Your Community, Your Newspaper
OpinionFrom Where I Sit

Your Community, Your Newspaper

Jewish Atlanta deserves its own independent newspaper, but it also has a responsibility to support it.

Dave Schechter

Dave Schechter is a veteran journalist whose career includes writing and producing reports from Israel and elsewhere in the Middle East.

If you find this column akin to the schnorr delivered during High Holiday services at many congregations, that’s by design.

This is that potentially uncomfortable reminder that your dues and donations pay the staff and keep the lights on at your synagogue.

Just substitute “newspaper” for synagogue.

“Keeping Jewish Atlanta Connected” is the slogan on the Atlanta Jewish Times mug on my desk at home.

In a metro area with some 140,000 Jews, there’s plenty of news for the Atlanta Jewish Times to report.

Some of it is basic: graduations, marriages, honors, deaths, clergy members coming and going, the community calendar, the standings in the congregational softball league.

Some of it has more depth: the toll the opioid crisis has taken on the Jewish community, the positions of political candidates on issues of interest to the community, the demographics challenging the Reform and Conservative movements.

As a freelancer, I write this biweekly column and long-form articles on topics ranging from a world without Holocaust survivors to the future of the Jewish Federation of Greater Atlanta to what separates the local Israeli community (numbering perhaps 15,000) from the American Jews.

Readers should appreciate that the Atlanta Jewish Times is independently owned and not beholden to any community organization.

Such independence allows the AJT to publish both straight news reports on important issues and opinion pieces from a range of voices, as it did in advance of the November 2016 election.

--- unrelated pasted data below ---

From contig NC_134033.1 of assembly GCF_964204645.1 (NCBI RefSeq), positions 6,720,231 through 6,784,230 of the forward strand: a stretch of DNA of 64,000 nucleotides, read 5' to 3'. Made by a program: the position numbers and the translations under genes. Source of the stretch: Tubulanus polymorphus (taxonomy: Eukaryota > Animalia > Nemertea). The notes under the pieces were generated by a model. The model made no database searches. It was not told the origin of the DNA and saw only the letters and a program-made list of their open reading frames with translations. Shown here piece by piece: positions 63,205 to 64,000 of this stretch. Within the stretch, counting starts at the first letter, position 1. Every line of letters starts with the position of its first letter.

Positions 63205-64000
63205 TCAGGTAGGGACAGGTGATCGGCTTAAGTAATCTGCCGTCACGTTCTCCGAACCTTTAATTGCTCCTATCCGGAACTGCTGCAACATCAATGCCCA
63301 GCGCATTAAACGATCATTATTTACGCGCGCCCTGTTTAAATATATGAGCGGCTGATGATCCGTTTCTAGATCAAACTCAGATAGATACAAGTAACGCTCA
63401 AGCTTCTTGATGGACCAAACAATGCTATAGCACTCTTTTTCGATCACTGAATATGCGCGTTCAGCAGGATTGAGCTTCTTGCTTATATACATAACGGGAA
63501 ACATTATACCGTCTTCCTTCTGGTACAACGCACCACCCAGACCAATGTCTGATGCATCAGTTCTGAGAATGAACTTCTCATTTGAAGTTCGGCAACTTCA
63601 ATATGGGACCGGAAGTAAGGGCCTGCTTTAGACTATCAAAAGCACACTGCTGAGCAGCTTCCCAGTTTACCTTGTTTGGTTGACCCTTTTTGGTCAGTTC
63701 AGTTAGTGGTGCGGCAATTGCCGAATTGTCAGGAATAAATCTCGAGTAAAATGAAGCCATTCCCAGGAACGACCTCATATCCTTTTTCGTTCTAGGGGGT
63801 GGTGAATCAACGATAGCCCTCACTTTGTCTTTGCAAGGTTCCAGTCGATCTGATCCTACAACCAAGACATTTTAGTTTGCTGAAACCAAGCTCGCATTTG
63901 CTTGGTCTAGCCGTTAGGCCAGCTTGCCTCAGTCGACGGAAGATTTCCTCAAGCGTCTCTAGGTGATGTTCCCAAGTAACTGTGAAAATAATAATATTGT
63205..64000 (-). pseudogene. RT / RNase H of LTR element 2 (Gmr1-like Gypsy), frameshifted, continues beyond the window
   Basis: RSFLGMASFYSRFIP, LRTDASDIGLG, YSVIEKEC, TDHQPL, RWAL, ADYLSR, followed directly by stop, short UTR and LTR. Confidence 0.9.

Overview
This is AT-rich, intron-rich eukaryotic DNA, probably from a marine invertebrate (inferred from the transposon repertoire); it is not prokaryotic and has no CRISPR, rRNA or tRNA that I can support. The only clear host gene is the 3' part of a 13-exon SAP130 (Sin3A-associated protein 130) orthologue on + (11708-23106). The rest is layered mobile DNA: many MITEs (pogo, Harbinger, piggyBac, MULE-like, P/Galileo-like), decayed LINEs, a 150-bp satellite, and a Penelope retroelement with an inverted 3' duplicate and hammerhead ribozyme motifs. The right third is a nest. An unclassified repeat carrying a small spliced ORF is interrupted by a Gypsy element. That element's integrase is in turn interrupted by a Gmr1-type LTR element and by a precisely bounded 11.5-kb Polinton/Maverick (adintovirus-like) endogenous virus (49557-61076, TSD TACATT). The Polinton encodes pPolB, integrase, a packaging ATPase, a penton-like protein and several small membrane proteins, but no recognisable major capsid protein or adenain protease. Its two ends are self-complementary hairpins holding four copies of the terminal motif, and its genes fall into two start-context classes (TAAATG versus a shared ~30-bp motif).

Several months ago, a caller to the AJT complained that the newspaper had become too conservative and asked to have a subscription canceled. Not 10 minutes later, another caller threatened to cancel a subscription, complaining that the paper had become too liberal.

A newspaper serves its readers best by offering diverse viewpoints in its opinion section.

This newspaper has been part of Atlanta’s Jewish community longer than most of its congregations and organizations.

What you read today as the Atlanta Jewish Times began as The Southern Israelite, created in 1925 by Rabbi H. Cerf Straus as a temple bulletin in Augusta. It proved popular and expanded to become a monthly newspaper.

In the late 1920s, Straus sold the paper to Herman Dessauer and Sara B. Simmons, who moved it to Atlanta and extended circulation throughout Georgia and into the Southeast.

In 1930, Stephen Schiffer, a former employee of the Atlanta Georgian, became the sole owner. In 1934, he added a four-page weekly edition to go along with the monthly.

A corporation headed by Adolph Rosenberg, as editor and publisher, took control of The Southern Israelite in 1951. Atlanta’s Jewish community was growing, and in 1973 the monthly was dropped in favor of the weekly.

Rosenberg died in 1977, and two years later Vida Goldgar, who had been its assistant editor, bought the paper. I occasionally hear her name mentioned by older members of the community.

Michael Morris

The next ownership group changed the name to the Atlanta Jewish Times in 1987. The paper changed hands a few times the past couple of decades. Michael Morris’ purchase three years ago brought a needed measure of stability.

He and the full-time staff (and the freelancers as well) are “inheritors of a legacy,” in Morris’ words.

If this legacy is to have a future, it needs readers. Not just readers, but readers who pay.

Those of you already paying the $65 annual subscription fee are, to borrow Morris’ words again, helping to “perpetuate a community asset.”

My guess is that few of you reading online pay for a subscription.

If you’re not a subscriber and can afford the $65, support the newspaper that has invested in this community for nearly a century.

If you operate a business, consider buying advertising space. A community this size has a lot of potential customers.

A Jewish community of this size deserves — indeed, needs — a newspaper that covers its breadth and depth, that highlights its successes, and that does not shy from controversial subjects.

Sure, you can read the Atlanta Jewish Times free, but this community asset is worthy of your financial support.

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